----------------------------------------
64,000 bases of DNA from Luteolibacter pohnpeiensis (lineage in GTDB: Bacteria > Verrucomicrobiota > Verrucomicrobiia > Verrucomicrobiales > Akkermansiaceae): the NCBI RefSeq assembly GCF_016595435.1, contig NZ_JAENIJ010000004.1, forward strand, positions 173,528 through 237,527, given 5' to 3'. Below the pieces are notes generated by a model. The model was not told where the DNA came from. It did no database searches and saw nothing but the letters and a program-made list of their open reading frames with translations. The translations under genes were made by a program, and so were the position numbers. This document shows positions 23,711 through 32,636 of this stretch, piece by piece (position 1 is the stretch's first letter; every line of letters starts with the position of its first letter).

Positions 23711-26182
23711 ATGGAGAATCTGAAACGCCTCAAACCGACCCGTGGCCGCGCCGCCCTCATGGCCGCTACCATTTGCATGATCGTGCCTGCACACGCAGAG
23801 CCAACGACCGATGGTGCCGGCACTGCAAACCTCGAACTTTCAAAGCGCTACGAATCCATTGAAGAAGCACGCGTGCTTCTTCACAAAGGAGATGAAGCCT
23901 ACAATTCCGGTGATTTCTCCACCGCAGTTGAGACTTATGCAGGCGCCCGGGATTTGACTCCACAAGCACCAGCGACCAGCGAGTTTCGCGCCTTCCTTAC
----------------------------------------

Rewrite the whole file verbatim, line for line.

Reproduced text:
64,000 bases of DNA from Luteolibacter pohnpeiensis (lineage in GTDB: Bacteria > Verrucomicrobiota > Verrucomicrobiia > Verrucomicrobiales > Akkermansiaceae): the NCBI RefSeq assembly GCF_016595435.1, contig NZ_JAENIJ010000004.1, forward strand, positions 173,528 through 237,527, given 5' to 3'. Below the pieces are notes generated by a model. The model was not told where the DNA came from. It did no database searches and saw nothing but the letters and a program-made list of their open reading frames with translations. The translations under genes were made by a program, and so were the position numbers. This document shows positions 23,711 through 32,636 of this stretch, piece by piece (position 1 is the stretch's first letter; every line of letters starts with the position of its first letter).

Positions 23711-26182
23711 ATGGAGAATCTGAAACGCCTCAAACCGACCCGTGGCCGCGCCGCCCTCATGGCCGCTACCATTTGCATGATCGTGCCTGCACACGCAGAG
23801 CCAACGACCGATGGTGCCGGCACTGCAAACCTCGAACTTTCAAAGCGCTACGAATCCATTGAAGAAGCACGCGTGCTTCTTCACAAAGGAGATGAAGCCT
23901 ACAATTCCGGTGATTTCTCCACCGCAGTTGAGACTTATGCAGGCGCCCGGGATTTGACTCCACAAGCACCAGCGACCAGCGAGTTTCGCGCCTTCCTTAC